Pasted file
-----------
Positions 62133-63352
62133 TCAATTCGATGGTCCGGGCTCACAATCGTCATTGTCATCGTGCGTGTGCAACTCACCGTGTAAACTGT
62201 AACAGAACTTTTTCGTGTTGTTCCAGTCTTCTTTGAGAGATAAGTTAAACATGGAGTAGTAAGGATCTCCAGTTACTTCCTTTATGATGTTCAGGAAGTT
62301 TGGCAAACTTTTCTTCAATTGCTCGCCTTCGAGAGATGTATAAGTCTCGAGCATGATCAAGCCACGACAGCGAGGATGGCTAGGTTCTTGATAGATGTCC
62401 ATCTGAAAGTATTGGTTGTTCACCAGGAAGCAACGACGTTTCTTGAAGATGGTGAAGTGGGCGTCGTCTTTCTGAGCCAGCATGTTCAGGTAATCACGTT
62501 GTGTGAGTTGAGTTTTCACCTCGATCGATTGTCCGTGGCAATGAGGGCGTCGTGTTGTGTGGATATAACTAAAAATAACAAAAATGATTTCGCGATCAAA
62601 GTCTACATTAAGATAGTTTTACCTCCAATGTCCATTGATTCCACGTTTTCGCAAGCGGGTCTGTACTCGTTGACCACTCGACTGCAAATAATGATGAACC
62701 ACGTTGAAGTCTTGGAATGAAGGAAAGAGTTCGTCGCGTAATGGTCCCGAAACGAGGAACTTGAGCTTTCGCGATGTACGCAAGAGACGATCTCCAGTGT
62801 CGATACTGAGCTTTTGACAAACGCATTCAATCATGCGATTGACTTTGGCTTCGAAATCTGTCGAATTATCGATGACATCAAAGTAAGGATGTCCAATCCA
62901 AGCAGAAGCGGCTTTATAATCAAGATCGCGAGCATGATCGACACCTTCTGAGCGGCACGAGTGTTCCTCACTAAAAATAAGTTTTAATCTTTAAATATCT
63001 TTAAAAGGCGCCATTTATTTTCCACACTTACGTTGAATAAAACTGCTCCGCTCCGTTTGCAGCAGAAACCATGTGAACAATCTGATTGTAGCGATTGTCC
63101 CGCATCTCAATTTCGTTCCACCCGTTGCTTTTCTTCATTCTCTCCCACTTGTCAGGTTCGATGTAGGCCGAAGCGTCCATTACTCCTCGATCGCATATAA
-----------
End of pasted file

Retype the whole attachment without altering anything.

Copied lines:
Positions 62133-63352
62133 TCAATTCGATGGTCCGGGCTCACAATCGTCATTGTCATCGTGCGTGTGCAACTCACCGTGTAAACTGT
62201 AACAGAACTTTTTCGTGTTGTTCCAGTCTTCTTTGAGAGATAAGTTAAACATGGAGTAGTAAGGATCTCCAGTTACTTCCTTTATGATGTTCAGGAAGTT
62301 TGGCAAACTTTTCTTCAATTGCTCGCCTTCGAGAGATGTATAAGTCTCGAGCATGATCAAGCCACGACAGCGAGGATGGCTAGGTTCTTGATAGATGTCC
62401 ATCTGAAAGTATTGGTTGTTCACCAGGAAGCAACGACGTTTCTTGAAGATGGTGAAGTGGGCGTCGTCTTTCTGAGCCAGCATGTTCAGGTAATCACGTT
62501 GTGTGAGTTGAGTTTTCACCTCGATCGATTGTCCGTGGCAATGAGGGCGTCGTGTTGTGTGGATATAACTAAAAATAACAAAAATGATTTCGCGATCAAA
62601 GTCTACATTAAGATAGTTTTACCTCCAATGTCCATTGATTCCACGTTTTCGCAAGCGGGTCTGTACTCGTTGACCACTCGACTGCAAATAATGATGAACC
62701 ACGTTGAAGTCTTGGAATGAAGGAAAGAGTTCGTCGCGTAATGGTCCCGAAACGAGGAACTTGAGCTTTCGCGATGTACGCAAGAGACGATCTCCAGTGT
62801 CGATACTGAGCTTTTGACAAACGCATTCAATCATGCGATTGACTTTGGCTTCGAAATCTGTCGAATTATCGATGACATCAAAGTAAGGATGTCCAATCCA
62901 AGCAGAAGCGGCTTTATAATCAAGATCGCGAGCATGATCGACACCTTCTGAGCGGCACGAGTGTTCCTCACTAAAAATAAGTTTTAATCTTTAAATATCT
63001 TTAAAAGGCGCCATTTATTTTCCACACTTACGTTGAATAAAACTGCTCCGCTCCGTTTGCAGCAGAAACCATGTGAACAATCTGATTGTAGCGATTGTCC
63101 CGCATCTCAATTTCGTTCCACCCGTTGCTTTTCTTCATTCTCTCCCACTTGTCAGGTTCGATGTAGGCCGAAGCGTCCATTACTCCTCGATCGCATATAA